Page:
The past decade has seen failure of a vast number of malls across the country. The major reasons for this were – strata sales by developers, poor planning with respect to design, smaller (non-optimal) size of malls, improper location selection, inaccurate demand forecasting, shrinkage in catchments, advent of e-commerce and in most cases oversupply of spaces in the same locality. Due to oversupply of malls, the malls that were doing well initially started to suffer.
A huge number of the malls failed and shutdown, the ones which survived had to undergo a major transformation from a mere provider of space for brands to modern day entertainment hubs. A large number of cases of failure made investors shift their focus away from malls. Even developers shelved plans to build malls and the land acquired for constructing malls were either kept idle or were used for residential or office constructions.
In order to attract occupiers most of the developers agreed to go for revenue sharing agreements with minimum guarantee for their retail assets instead of fixed base rents. This was done so that mall owners would be incentivised to increase footfalls and if the malls continued to struggle then the occupiers would not have the burden of high rents.
With large number of malls going out of business coupled with no new supply, the malls which survived and could transform as per the need of the hour started commanding premiums. Occupiers/retailers started lining up to take up space in those assets. For the malls which started doing well, the revenue sharing agreements became more and more valuable. The owners were able to achieve rental growth higher than that they would achieve in the case of standard rent appreciation clauses (15 per cent every three years) in rental agreement of office assets.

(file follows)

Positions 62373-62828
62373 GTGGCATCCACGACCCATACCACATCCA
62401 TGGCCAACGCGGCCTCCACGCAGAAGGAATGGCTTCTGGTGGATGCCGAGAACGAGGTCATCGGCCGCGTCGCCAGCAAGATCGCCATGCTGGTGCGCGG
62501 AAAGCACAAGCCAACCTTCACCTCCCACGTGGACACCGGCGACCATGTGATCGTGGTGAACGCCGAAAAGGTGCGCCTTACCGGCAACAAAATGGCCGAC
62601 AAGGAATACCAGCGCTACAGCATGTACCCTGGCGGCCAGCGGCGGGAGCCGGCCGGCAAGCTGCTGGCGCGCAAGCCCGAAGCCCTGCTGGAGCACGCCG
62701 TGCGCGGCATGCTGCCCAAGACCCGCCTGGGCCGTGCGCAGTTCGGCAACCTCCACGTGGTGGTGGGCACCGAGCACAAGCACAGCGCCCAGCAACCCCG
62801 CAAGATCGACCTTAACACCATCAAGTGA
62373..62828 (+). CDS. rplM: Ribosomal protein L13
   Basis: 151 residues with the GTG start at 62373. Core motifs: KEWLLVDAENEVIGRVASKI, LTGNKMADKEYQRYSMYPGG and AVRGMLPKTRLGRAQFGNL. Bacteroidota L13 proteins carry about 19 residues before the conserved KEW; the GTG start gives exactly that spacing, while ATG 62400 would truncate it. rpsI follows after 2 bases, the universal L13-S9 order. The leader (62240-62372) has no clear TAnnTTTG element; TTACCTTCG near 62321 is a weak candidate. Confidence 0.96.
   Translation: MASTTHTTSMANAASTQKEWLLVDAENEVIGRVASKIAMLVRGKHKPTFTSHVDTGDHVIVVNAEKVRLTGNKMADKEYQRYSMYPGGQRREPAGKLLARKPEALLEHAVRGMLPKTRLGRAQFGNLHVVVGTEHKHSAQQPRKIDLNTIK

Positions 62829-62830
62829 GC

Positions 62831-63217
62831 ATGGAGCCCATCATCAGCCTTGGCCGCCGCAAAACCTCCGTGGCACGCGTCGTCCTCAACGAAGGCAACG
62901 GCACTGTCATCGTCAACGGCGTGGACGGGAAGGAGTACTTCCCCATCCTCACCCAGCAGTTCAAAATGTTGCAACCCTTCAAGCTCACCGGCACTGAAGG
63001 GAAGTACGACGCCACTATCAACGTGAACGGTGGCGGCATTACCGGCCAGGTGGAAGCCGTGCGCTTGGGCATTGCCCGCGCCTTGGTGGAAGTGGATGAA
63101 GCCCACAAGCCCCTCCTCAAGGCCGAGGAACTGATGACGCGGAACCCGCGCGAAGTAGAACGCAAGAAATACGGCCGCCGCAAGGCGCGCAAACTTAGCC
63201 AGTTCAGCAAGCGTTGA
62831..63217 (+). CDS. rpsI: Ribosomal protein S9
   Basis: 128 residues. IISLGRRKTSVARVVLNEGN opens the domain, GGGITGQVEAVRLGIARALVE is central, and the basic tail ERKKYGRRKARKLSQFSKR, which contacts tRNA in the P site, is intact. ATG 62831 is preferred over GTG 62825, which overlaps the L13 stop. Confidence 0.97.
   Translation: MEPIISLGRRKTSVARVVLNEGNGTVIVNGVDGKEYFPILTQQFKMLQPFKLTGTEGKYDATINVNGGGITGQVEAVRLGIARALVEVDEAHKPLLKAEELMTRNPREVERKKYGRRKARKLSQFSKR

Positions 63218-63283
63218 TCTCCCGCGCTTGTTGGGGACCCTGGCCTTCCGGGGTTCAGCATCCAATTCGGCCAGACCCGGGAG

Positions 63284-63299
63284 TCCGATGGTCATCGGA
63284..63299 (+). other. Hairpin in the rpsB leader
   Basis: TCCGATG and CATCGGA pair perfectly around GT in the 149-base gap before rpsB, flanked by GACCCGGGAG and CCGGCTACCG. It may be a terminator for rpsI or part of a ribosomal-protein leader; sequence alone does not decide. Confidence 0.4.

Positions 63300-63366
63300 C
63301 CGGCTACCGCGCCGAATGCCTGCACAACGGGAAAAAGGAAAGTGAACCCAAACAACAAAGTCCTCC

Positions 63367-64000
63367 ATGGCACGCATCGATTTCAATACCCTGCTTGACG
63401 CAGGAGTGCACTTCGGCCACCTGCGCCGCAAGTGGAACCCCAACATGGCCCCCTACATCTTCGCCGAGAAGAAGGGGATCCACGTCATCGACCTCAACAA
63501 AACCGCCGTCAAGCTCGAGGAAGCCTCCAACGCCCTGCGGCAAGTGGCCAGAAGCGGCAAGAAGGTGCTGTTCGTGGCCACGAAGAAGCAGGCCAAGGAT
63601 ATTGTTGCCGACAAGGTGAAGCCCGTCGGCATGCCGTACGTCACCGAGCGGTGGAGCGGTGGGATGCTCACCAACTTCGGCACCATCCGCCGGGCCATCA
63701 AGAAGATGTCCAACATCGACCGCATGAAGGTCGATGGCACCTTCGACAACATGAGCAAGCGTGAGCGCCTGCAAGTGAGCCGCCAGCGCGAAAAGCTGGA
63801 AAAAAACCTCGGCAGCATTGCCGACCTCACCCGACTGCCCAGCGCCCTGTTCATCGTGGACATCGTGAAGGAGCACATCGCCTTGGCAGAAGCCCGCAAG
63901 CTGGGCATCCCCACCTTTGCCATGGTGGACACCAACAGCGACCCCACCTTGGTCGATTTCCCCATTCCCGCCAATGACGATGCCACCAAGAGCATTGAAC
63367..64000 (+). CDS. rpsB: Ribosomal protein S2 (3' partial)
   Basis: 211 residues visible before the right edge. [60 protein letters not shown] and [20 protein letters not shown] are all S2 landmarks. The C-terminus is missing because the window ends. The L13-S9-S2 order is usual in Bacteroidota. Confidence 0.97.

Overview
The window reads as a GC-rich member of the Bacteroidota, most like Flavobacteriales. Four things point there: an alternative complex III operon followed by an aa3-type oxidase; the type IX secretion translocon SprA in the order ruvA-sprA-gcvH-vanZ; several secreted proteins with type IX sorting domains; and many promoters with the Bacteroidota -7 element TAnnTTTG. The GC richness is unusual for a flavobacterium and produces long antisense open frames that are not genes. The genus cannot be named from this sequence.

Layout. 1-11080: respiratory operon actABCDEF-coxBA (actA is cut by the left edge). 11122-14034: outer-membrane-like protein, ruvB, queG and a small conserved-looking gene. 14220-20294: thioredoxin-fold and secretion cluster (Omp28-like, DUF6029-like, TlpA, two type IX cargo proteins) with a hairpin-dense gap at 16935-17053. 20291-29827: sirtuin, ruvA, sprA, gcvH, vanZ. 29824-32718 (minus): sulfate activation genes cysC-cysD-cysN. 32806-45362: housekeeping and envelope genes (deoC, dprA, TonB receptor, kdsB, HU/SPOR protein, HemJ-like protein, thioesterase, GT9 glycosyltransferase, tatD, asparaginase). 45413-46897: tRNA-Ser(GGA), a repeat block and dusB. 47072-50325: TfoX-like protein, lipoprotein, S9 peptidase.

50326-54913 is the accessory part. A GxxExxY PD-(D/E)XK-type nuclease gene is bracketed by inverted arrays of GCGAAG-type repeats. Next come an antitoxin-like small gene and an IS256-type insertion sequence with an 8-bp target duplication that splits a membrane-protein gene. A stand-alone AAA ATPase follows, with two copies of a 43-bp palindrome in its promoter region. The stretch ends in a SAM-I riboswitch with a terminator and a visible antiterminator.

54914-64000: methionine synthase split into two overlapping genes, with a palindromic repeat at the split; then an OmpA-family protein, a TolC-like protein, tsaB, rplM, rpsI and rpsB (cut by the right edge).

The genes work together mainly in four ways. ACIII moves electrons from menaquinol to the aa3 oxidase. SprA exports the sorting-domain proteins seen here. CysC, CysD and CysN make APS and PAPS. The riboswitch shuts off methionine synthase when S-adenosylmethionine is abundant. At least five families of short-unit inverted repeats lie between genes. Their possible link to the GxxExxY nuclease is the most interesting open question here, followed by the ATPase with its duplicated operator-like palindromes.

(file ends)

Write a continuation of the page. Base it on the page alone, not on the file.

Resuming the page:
The growth story for malls is not over yet. There is significant potential for mall revenues to grow on account of dearth in supply of good quality successful malls, the rising consumer demand, increasing levels of disposable income, India’s gross domestic product (GDP) growth, demographics and ongoing structural changes taking shape in select malls to accommodate new anchors and entertainment options in order to remain relevant against the competition from online retail. These factors would further propel the growth in revenues.
Despite the fact that the risk in retail assets are higher compared to office assets as retail assets need involvement in day-to-day management, the investors are still chasing prime retail assets as the scope for revenue growth is immense and possible compression in cap rates on a long-term time horizon would give them additional gains.
*For a considerable amount of time, post the Global Financial Crisis (GFC), a large number of malls in India struggled and some of them went out of business. Several retail 38assets were thriving and were undergoing transformation to become modern day entertainment hubs. It was not clear as to which malls would undergo the transformation successfully. Thus, there was a considerable lull in transactions of retail assets between 2011 and 2015 and investors were interested in acquiring rent-yielding, good quality office assets.
*As good quality, rent-yielding office assets started becoming more and more difficult to acquire due to shortage of supply, the valuations demanded by developers became steeper. With the office space supply pipeline in the most sought after business districts not being robust, the investors shifted attention towards other rent-yielding assets such as retail (malls) and warehousing. Hence, the number of retail assets (malls) being transacted increased significantly since 2016. However, investors preferred to acquire only the good quality and best performing retail assets.
*After a period of intense struggle with some of the retail assets going out of business, the malls which could successfully transform into modern day entertainment hubs are performing exceptionally well and the developers are witnessing high rental growth on account of revenue sharing agreements. The developers who are in dire need of funds for expansion or debt repayment have sold or are in talks to sell stake in some of their malls.
*Many developers in the top metros of India who are not in need of funds are still holding on to their most sought after retail assets, as the anticipated rent growth in the mall is higher than contractual terms. The developers want to pocket majority of the rental growth coming in from revenue sharing agreements. Hence, the transaction volumes for top metros of India are not significantly higher than the volume for other cities. As a consequence, investors are looking to acquire assets outside the top 4 metros.
Going forward, the potential for future retail revenue growth is still high, as the level of disposable income is expected to grow further with the GDP growth and rising consumerism.
Source: Knight Frank